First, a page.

Gel May Curb Appetite, Help Weight Loss and Obesity

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Would you take a substance that could curb your appetite and thus help with weight loss and the fight against obesity? Well, don’t take out your wallet just yet, but scientists have developed a gel that helps curb appetite, and it could be ready in the not-too-distant future.

The weight loss market is huge, and it continues to grow despite the ongoing downturn in the economy. According to Markets and Markets, a global market research and consulting company, the worldwide weight management market was about $363 billion in the United States in 2009 and is estimated to reach $586 billion in 2014. Although weight loss can be achieved by reducing calorie intake and exercising regularly, most people look for help through weight loss products and programs.

A four-scientist team at Birmingham University in the United Kingdom may have a unique answer to the desire to over indulge and pack on the pounds. They have developed an aqueous solution that transforms into a solid in the stomach, which then helps to curb appetite. The four-year project is being indirectly financed by several big food manufacturers and retailers who are interested in the development of potentially health-enhancing products.

According to Dr. Fotis Spyropoulos, one of the research team members, interest by food manufacturers “means that one or more of these companies see potential for future commercial application.” He notes that in two or three years, the scientists will want “to establish collaborations to market what might be a solution that could be mixed with milk and poured over breakfast cereal to keep you feeling full until lunchtime,” or some type of beverage that could fight the urge to snack.

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Although it may seem strange that food companies would want to invest in products that curb appetite, Dr. Spyropoulos notes that they acknowledge they “have to keep consumers happy in all sorts of ways. It comes down to offering a choice.” The gel is part of an effort to help reinforce healthy eating habits and help people reach and maintain a healthy weight.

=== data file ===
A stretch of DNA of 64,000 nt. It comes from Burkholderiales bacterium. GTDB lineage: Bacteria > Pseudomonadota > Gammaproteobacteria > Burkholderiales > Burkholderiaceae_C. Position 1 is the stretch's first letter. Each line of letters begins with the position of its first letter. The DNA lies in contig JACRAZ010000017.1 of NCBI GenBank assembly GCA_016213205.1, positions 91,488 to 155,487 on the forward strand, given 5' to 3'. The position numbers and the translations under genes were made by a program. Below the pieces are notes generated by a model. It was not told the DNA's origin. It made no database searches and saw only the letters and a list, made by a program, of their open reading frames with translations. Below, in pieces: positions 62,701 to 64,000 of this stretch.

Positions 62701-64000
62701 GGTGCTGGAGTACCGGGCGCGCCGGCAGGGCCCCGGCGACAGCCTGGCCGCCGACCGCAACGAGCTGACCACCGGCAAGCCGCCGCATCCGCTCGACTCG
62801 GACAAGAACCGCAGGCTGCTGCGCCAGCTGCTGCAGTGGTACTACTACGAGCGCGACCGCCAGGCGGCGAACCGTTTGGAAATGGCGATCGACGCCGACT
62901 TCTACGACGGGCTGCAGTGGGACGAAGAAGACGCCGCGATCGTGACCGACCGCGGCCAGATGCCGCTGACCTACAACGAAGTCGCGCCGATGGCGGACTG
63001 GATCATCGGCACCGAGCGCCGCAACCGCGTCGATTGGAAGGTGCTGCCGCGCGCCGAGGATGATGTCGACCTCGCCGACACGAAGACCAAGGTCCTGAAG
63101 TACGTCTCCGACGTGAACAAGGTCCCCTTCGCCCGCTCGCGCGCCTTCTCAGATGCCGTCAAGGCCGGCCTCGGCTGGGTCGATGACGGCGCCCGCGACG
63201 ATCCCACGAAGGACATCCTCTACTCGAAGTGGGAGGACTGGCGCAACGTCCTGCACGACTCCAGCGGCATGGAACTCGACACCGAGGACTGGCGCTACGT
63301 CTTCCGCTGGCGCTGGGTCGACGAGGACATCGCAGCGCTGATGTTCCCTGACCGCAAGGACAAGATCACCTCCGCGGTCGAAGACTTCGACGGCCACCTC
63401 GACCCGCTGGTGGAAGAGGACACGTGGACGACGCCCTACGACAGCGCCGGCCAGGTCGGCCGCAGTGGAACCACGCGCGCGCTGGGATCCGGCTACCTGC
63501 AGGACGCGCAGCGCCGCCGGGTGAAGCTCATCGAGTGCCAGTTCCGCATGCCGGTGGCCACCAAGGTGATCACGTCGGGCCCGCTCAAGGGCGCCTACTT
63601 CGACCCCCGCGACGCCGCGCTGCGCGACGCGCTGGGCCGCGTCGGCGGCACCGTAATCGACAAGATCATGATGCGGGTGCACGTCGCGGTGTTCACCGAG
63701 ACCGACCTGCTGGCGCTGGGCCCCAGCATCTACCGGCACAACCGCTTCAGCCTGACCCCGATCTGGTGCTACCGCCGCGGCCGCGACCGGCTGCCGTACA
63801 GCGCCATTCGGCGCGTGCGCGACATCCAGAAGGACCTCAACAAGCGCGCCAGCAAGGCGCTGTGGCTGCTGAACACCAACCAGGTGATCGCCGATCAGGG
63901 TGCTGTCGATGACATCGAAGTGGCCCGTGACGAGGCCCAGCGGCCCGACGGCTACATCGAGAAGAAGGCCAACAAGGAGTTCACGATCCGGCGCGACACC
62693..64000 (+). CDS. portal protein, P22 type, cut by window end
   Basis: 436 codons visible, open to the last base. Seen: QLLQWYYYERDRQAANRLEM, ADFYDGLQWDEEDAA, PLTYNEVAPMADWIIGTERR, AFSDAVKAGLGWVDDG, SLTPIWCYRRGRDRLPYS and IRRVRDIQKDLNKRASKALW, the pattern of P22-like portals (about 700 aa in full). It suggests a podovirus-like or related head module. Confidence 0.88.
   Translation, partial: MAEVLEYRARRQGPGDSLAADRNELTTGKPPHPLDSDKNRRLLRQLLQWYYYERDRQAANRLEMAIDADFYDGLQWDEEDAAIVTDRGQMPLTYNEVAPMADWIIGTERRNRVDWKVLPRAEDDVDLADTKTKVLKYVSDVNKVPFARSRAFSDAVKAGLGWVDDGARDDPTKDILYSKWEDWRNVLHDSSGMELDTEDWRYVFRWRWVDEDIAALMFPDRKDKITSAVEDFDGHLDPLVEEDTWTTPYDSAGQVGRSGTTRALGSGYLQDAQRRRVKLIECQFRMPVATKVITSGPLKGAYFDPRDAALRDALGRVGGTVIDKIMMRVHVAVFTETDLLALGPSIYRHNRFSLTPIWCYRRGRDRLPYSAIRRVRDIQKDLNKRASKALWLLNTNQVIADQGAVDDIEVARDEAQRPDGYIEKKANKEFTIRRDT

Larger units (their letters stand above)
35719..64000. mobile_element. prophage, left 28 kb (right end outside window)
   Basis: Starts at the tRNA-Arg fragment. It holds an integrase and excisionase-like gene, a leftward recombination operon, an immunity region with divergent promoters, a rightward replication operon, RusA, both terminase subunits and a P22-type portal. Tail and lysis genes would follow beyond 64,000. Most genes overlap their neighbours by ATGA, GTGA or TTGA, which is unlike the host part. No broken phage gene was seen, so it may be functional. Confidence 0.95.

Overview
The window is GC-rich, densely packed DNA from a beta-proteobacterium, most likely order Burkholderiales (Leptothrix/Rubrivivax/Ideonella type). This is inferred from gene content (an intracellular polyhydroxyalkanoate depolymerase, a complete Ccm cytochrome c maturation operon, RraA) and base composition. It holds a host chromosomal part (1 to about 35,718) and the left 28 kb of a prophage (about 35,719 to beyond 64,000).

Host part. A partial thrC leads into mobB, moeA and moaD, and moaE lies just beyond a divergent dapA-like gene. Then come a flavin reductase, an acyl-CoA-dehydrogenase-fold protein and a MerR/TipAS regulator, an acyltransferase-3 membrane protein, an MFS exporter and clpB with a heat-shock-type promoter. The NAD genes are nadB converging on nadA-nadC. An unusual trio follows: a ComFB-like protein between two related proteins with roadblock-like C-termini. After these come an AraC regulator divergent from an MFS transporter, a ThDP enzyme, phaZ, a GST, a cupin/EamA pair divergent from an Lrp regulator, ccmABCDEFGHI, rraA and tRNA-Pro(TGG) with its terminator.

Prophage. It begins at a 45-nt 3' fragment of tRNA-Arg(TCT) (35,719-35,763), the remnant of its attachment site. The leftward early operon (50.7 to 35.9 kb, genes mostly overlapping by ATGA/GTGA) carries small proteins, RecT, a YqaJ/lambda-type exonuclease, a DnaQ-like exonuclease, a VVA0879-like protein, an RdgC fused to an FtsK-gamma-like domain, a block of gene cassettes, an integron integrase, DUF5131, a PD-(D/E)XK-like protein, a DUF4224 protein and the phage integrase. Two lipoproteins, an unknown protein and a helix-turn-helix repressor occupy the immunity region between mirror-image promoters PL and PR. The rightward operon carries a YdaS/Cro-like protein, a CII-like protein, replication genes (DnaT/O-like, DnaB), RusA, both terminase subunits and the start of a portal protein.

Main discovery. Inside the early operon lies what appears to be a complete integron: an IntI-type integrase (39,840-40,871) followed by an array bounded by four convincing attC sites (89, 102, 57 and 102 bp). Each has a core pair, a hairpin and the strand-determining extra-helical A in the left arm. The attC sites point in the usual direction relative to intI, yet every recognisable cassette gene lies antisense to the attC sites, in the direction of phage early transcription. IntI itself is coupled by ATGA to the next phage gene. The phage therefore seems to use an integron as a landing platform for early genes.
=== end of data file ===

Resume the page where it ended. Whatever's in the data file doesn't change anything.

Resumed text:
The scientists have developed a hydrocolloid, a substance that turns into a gel soon after it reaches the stomach and contacts the acidic environment. The goal is to make people feel fuller for longer, thus suppressing the desire to eat between meals. Spyropoulos notes that they need to work on how long the suppressant should last and how to get the gel to release energy slowly.

To help them understand if there is a psychological rather than a physical need to snack, the scientists are also utilizing the help of two PhD psychology students who will study consumer habits. If the urge to snack is psychological, “then maybe we should be looking to offer a healthier alternative, something that looks and tastes like chocolate, but isn’t chocolate,” says Spyropoulos.

Ultimately, the appetite suppressing gel will need to taste good so consumers will enjoy it and keep using it. Then the result, hopefully, will be weight loss, an effective tool against obesity, and a healthier population.

SOURCES:
The Guardian, Jan. 19, 2010
Markets and Markets website

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